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A Lifeguard’s First Save Receives a Military Honor

A Lifeguard’s First Save Receives a Military Honor
Everyone else in my family was lifeguards so I dreamed of becoming a lifeguard someday.

An American Red Cross-trained lifeguard made her first save at the Yano Fitness Center in Camp Zama, Japan, on March 5 and came away with a Certificate of Appreciation from the Army.

Somers Overly, 20, stood guard at the pool while the 35th Combat Sustainment Support Battalion trained for an upcoming intramural sports competition. As she watched the soldiers, she noticed one soldier having trouble swimming and clutching his chest. She immediately leapt into action, and with the help of another soldier, pulled him from the pool.

“Out of the water he still had difficulty breathing,” Overly said. But after talking with him, she was able to help him manage his breathing until it was under control. Then she placed a call to 9-1-1.

Later, Overly learned that the soldier had both a heart murmur and asthma. The soldier is undergoing tests before returning to full duty.

The next day at work Overly’s boss called her a hero. But the accolades didn’t stop there. She also learned she would be receiving a Certificate of Appreciation from the battalion’s commander. Since the military cannot award medals to civilians, Certificates of Appreciation are how they recognize civilians who have gone the extra mile for them.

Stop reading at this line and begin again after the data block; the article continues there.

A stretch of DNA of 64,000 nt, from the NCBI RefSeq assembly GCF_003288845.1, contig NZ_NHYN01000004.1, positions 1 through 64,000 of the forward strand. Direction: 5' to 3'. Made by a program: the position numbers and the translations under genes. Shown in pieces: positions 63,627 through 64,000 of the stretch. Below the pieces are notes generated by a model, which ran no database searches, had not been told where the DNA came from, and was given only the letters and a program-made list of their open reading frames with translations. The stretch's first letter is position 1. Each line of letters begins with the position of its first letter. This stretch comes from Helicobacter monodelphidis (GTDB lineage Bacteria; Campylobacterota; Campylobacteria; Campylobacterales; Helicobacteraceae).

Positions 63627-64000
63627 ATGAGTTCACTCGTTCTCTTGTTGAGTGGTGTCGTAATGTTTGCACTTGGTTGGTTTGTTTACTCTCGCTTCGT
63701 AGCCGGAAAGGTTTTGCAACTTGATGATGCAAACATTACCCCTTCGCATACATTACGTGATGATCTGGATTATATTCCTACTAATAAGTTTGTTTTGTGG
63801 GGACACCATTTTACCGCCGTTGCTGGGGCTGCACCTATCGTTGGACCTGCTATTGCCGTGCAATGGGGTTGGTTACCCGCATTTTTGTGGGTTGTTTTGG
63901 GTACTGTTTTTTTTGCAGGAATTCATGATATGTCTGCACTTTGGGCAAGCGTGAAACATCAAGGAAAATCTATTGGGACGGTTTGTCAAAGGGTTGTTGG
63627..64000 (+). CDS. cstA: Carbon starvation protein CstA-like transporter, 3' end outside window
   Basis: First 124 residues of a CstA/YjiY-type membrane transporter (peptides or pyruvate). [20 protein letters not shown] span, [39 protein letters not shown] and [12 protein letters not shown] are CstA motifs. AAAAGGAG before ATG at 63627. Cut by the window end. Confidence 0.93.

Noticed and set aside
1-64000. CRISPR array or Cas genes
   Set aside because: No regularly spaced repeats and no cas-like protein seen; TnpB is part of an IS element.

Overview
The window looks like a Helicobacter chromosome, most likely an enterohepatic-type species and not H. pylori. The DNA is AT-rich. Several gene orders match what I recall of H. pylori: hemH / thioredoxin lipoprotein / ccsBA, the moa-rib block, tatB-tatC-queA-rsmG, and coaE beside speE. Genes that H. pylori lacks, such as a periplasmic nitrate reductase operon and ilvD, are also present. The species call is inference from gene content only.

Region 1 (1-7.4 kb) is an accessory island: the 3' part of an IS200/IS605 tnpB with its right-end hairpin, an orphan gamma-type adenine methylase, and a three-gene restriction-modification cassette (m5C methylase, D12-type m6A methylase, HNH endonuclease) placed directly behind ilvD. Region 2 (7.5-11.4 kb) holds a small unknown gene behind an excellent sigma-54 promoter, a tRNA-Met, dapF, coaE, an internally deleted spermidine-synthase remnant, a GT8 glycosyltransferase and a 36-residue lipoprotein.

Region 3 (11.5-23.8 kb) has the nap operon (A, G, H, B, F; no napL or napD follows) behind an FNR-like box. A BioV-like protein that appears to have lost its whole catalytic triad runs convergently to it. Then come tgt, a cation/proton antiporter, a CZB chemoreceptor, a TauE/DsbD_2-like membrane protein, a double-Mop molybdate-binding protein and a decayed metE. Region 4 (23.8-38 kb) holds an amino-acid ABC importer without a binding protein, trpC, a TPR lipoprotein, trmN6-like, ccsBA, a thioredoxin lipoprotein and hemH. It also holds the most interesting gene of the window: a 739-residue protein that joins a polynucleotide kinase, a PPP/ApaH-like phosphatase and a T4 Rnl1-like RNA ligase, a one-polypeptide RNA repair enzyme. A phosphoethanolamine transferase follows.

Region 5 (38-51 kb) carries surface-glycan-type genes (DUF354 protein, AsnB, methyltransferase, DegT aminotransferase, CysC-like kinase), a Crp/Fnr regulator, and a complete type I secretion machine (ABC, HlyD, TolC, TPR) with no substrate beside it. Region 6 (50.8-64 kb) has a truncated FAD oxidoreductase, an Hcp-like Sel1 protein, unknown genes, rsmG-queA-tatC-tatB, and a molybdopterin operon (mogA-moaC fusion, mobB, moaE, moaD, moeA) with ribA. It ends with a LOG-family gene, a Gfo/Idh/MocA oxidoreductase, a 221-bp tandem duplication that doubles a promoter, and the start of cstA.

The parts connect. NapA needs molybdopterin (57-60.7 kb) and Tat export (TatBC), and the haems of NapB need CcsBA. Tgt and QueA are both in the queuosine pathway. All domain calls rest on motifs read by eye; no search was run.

“It boggled my mind,” Overly said. “I was thrilled just to have saved someone, but to have that as well, I couldn’t stop smiling.” In a simple ceremony, Lt. Col. Joseph O. Ritter, commander of the 35th CSSB, along with several members of his battalion, honored her with the certificate.

For new lifeguards, she has one piece of advice: “Keep your eyes open. I can’t stress that enough. It’s easy to be distracted so keeping track of people in the pool helps keep your eye on the pool.”

More than 300,000 people enroll in the American Red Cross Lifeguarding program each year, which trains lifeguards at pools, waterparks and non-surf beaches. People who are interested in lifeguarding can contact their local aquatic facility to find Red Cross Lifeguarding and Junior Lifeguarding courses.

For Overly, getting trained to be a lifeguard was inevitable. “Everyone else in my family was lifeguards so I dreamed of becoming a lifeguard someday.”

About the American Red Cross:
The American Red Cross shelters, feeds and provides emotional support to victims of disasters; supplies about 40 percent of the nation's blood; teaches skills that save lives; provides international humanitarian aid; and supports military members and their families. The Red Cross is a not-for-profit organization that depends on volunteers and the generosity of the American public to perform its mission. For more information, please visit or, or visit us on Twitter at @RedCross.